The Christmas holidays have officially come and gone and many of us are now left with a combination of good memories (hopefully), nice presents (ideally) and clothes that are suddenly a little tighter than before (arrrgh). Nodding your head in silence too? Did you already make losing weight your New Year’s resolution? Could eating more healthily be your goal to follow after consuming endless amounts of roast turkey, ham and chocolate? Or are other priorities like relaxing more and feeling less stressed in 2015 more important? Let us know your personal New Year’s resolution in the comments section.
Babbel is releasing two courses with a focus on winter traditions: Swedish winter holidays and celebrations and Holidays and celebrations in Russia, where you can discover the Swedish relationship to mys, who ‘Lucia‘ is, how Russians celebrate the new year, and much more. But why do so many of these celebrations and feasts take place in the winter?
Babbel User Portraits are glimpses into the lives of people around the world. If you would like to share your story with us, just leave a comment below. This month, we talked with Daniela Schaller who has been living in Brussels for a few months with her husband and young son, and who learned Dutch quickly with Babbel.
It’s that time of year again. Time to look back at the past year with pride and satisfaction, but maybe a smidgin of regret too. Have you achieved what you wanted? Did you get that raise, find that special someone, write that novel? Or are you sitting on a couch covered in stale Oreo crumbs watching reruns of Cheers and wondering where it all went wrong?
Well, it’s time to let all that go. The new year brings its own momentum, a sense of promise and the possibility of change. For all the awful clichés surrounding New Year’s resolutions, if you make the right ones they can be very motivating. (more…)
We’re doing a series of portraits of Babbel users – a snapshot of their lives, and their reasons for learning a language. If you would like to share your story with us, please leave a comment below. This month we spoke with Aldo, a 70-year old man from Italy full of energy and motivation. Canoeing in the morning, chess in the afternoon, and now a new goal: learning English. (more…)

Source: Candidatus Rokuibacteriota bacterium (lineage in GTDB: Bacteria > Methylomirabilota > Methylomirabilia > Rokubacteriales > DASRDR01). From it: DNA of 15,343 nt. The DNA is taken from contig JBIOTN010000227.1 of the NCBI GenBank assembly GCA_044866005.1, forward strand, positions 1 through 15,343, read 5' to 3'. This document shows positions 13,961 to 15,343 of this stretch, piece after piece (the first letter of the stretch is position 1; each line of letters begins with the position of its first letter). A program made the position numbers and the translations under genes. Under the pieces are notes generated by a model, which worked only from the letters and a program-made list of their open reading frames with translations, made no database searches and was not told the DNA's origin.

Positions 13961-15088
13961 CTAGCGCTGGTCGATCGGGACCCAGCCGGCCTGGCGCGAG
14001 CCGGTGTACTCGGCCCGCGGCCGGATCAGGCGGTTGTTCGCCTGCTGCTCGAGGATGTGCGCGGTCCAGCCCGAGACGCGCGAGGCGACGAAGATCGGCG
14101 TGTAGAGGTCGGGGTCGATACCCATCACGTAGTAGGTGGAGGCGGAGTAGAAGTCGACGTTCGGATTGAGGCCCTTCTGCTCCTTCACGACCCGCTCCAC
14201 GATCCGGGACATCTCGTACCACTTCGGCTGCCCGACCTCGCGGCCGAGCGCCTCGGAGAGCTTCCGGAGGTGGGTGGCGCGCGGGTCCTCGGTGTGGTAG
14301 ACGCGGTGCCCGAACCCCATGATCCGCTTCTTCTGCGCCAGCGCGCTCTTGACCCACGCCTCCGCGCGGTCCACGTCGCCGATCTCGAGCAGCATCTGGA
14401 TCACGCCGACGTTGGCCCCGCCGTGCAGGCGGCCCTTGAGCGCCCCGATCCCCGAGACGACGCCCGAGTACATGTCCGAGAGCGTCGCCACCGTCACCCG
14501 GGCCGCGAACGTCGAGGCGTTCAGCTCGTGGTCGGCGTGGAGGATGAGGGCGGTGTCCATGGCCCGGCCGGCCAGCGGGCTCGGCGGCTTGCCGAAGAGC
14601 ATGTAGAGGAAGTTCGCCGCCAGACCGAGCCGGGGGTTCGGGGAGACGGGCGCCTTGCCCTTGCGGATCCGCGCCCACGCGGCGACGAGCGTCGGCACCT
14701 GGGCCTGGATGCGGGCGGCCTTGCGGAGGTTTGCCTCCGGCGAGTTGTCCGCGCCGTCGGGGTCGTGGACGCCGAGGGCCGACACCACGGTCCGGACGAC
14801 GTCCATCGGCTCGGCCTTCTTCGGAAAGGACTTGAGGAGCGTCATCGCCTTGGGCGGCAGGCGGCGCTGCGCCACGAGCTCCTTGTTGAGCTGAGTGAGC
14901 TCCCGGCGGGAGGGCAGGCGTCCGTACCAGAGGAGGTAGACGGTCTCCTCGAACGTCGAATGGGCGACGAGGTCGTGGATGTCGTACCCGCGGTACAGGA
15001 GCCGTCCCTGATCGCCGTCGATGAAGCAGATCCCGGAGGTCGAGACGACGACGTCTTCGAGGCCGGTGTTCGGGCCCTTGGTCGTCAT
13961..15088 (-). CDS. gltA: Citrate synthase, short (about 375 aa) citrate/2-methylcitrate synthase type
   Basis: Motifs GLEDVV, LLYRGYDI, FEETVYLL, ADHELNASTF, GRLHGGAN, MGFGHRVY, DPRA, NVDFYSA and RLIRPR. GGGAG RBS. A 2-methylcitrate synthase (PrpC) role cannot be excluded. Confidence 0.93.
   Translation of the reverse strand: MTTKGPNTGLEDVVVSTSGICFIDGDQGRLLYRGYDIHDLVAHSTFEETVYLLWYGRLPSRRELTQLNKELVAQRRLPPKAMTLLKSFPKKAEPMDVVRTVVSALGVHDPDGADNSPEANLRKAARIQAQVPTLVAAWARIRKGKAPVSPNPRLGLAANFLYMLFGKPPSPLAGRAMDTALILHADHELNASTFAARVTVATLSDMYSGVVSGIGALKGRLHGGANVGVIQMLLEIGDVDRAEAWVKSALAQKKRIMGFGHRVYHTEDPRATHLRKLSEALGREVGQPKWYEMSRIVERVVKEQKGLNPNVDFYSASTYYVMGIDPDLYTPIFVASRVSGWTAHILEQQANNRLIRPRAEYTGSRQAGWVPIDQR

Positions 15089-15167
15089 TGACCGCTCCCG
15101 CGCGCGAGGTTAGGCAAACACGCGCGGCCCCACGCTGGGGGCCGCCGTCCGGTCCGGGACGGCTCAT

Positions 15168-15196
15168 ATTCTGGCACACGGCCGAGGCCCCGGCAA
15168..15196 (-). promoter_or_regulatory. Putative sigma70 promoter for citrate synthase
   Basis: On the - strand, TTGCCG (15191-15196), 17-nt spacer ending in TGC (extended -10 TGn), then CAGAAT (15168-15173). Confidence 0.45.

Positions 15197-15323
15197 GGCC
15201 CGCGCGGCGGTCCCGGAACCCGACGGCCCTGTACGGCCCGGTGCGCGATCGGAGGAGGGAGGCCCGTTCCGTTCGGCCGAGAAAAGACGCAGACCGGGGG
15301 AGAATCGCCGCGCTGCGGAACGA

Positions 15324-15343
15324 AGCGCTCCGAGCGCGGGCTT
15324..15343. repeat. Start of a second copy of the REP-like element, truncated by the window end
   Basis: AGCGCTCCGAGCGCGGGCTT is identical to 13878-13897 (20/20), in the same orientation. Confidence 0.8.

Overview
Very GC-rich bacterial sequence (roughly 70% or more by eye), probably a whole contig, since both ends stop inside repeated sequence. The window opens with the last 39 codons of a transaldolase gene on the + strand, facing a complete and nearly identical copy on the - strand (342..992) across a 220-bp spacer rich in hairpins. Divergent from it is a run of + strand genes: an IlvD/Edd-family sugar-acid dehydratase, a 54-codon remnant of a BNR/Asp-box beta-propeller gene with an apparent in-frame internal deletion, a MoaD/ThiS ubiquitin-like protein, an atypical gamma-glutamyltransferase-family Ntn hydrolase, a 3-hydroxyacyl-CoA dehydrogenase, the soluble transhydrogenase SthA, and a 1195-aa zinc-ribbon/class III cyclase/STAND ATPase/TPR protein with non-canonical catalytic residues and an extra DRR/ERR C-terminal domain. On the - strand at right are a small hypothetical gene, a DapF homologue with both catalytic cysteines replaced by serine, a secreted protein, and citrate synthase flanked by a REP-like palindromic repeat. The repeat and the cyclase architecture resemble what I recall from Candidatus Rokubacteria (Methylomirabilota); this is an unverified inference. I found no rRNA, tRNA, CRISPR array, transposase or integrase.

Matthew Youlden, editor in our Didactics department (pictured here with senior project manager Maren Pauli) and one of our favourite polyglots, has created a new Babbel course about British and Irish food. He tells us why food from his country has such a bad reputation, what to do with old bread, and why he has to choose whiskey from Ireland over Scotland. (more…)
“To me, old age is always fifteen years older than I am.”
– Bernard Baruch, American financier and philanthropist.
Dear reader, are you in the prime of your teenage years? Or are you twenty, fit and raring to go? Is your life laid out before you like a majestic Persian rug?
Good for you. Now shoo. That’s it, skedaddle. Vamoose. Go and read something else.
Ah, that’s better. Now they’ve all cleared out, we can talk about a somewhat delicate subject: whether it’s possible to learn a new language when you’re a bit older. Can you keep all that new vocabulary in your head? Can you learn new grammar structures? Is it too late to start? (more…)
We are launching a series of portraits of Babbel users – a snapshot of their lives, and the reasons why they are learning a new language. If you’d like to share your story, let us know in the comments. This month we spoke with Mireille, a 24-year old student from Switzerland who is learning Swedish for a very good reason – love.
My first encounter with Swedish was in school. When I was 16, I met my boyfriend… who was Swedish. (more…)
My grandmother learned French at school in Australia in the late 1950s. For years she studied it dutifully, and the one phrase that she recalls vividly to this day is:
La plume de ma tante est dans le jardin avec le lion.
For those who never had the pleasure or pain of learning French, it translates as ‘My aunt’s pen is in the garden with the lion’. Difficult to slip into casual conversation, to say the least. (more…)
When you’re learning a new language, tongue-twisters are a great way to practice your pronunciation. Tongue-twisters are sentences or series of words that are hard to say. They often have similar alternating sounds, like ‘s’ and ‘sh’ or ‘p’ and ‘b’. Although they are typically nonsense, the English classic “She sells sea shells on the sea shore, and the shells that she sells are sea shells, I’m sure” was actually a popular song in 1908 based on the life of Mary Anning, a famous British fossil hunter and collector.
To celebrate the release of our Swedish tongue-twisters course, we’ve selected eight tongue-twisters in different languages – English, German, Italian, French, Danish, Swedish, Turkish and Russian – and turned them into short animations. Can you master them? (more…)